Set to the melancholic tones of a female singer covering The Smiths’ Please Please Let Me Get What I Want, the ad saw John Lewis and agency Adam & Eve/DDB embrace the full-blown narrative approach to advertising, with almost Spielberg-scale schmaltz. Dougal Wilson directed it.
The strategy paid off, with the ad proving massively successful online – within days of its launch it had passed the 1m mark online. Sales also mirrored the ad’s popularity – up 9.3% year on year to £596m in the five weeks to December 2011.
2012: Snowpeople in love
Love was again the beating heart of John Lewis’ Christmas campaign in 2012, despite the ad’s lead characters being far from warm-blooded.
In the 90-second spot again directed by Dougal Wilson and created by Adam & Eve/DDB, a snowman goes on a quest from the country to a John Lewis store in the city to buy a hat, gloves and scarf for his snowwoman-lover, with the outcome witnessed by a young girl looking out of her bedroom window on Christmas morning.
The action takes place with another female crooning a minor key version of a popular hit – this time Frankie Goes to
The ad again made a significant impact, accounting for an overall year-on-year sales increase for John Lewis of 44.3% in the five weeks to Christmas and helping online channel Johnlewis.com break through the £800m mark in sales.
The ad was not as popular online as 2011’s "The long wait"; although it drew a far-from-paltry 3.5m views on YouTube.
2013: The bear and the hare
Rumours about the creative were drip-fed to a ravenous public (and media), including that the ad would be accompanied by a cover of Keane’s 'Somewhere Only We Know' by Lily Allen.
After ITV viewers gained a sneak preview during the channel's Agatha Christie's Poirot, when an animated image of a bear was shown with the hashtag #sleepingbear, the following morning saw the full epic ad revealed and it sent Twitter into meltdown. Again. The ad surpassed its predecessors and went on to become the retailer's most popular campaign across all measures.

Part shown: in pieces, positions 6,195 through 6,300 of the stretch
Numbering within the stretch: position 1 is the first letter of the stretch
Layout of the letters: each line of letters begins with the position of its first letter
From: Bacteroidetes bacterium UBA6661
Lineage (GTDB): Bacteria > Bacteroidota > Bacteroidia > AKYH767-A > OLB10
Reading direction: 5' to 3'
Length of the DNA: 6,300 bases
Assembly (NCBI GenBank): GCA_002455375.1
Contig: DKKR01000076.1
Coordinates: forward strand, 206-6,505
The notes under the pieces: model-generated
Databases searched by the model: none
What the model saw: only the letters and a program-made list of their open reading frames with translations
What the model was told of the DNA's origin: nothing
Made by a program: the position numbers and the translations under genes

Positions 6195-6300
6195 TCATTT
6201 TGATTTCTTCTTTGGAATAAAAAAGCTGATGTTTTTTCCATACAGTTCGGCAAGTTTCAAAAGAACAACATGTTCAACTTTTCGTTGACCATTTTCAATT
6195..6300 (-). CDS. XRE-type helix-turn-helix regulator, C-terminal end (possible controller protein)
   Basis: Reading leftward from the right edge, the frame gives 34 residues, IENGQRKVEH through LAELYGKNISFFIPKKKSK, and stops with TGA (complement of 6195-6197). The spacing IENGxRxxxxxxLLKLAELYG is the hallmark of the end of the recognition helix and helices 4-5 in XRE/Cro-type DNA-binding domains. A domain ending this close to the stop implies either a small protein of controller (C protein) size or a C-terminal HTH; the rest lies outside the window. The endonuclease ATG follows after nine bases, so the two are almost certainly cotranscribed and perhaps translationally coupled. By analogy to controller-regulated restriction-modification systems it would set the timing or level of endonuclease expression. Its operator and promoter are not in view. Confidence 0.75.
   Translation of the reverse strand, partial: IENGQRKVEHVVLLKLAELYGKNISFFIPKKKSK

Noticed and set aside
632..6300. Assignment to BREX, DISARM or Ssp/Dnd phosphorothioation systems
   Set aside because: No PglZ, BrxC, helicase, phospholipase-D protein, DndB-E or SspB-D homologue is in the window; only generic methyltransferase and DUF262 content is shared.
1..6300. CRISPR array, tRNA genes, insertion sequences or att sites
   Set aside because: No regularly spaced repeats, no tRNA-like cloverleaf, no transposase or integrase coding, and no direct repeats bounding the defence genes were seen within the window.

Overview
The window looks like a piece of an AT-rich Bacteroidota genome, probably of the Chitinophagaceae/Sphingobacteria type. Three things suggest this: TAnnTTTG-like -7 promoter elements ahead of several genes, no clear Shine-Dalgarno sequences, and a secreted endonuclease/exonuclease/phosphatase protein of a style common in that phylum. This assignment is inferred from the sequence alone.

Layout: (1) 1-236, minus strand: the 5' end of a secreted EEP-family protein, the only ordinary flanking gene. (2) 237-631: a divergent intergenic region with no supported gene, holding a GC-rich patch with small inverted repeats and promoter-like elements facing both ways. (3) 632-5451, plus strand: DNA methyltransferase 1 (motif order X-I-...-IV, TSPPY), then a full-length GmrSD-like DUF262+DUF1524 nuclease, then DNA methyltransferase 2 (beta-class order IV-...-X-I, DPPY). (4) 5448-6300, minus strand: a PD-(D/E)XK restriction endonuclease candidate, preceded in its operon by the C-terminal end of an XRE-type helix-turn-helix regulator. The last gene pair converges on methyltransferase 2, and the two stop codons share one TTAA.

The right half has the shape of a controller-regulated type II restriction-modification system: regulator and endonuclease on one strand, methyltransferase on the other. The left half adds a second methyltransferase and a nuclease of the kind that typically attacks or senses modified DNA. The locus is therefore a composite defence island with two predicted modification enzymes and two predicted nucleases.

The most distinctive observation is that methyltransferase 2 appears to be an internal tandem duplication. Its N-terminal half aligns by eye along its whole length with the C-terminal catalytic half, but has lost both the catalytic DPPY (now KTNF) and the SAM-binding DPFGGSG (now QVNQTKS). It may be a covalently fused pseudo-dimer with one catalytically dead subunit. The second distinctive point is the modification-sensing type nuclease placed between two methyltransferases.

2014: Monty the Penguin
Little boy Sam finds a partner for his best friend, Monty the Penguin. Adam & Eve/DDB recreated the magic of "The long wait" with a multimedia campaign, which included an in-store experience using technology that brought toys to life. Dougal Wilson also returned to direct the ad.
2015: Man on the moon
2015's offering was a real tear-jerker, telling the tale of a girl who sends a gift to an old man living alone on the moon. The campaign saw John Lewis partner with charity Age UK. Kim Gehrig directed the ad through Somesuch.
2016: Buster the Boxer
Last year's spot took a more humorous approach. Dougal Wilson returned to direct the ad, which depicts a dog called Buster who finally gets the gift that everyone wants.
The film is set to a cover of the song One Day I’ll Fly Away, recorded by British band Vaults. The campaign includes a number of digital firsts, extending to the Oculus Rift, Snapchat and Twitter Stickers for the first time.
The ad was shared more times in its first hour than any of its predecessors were in their first 24 hours.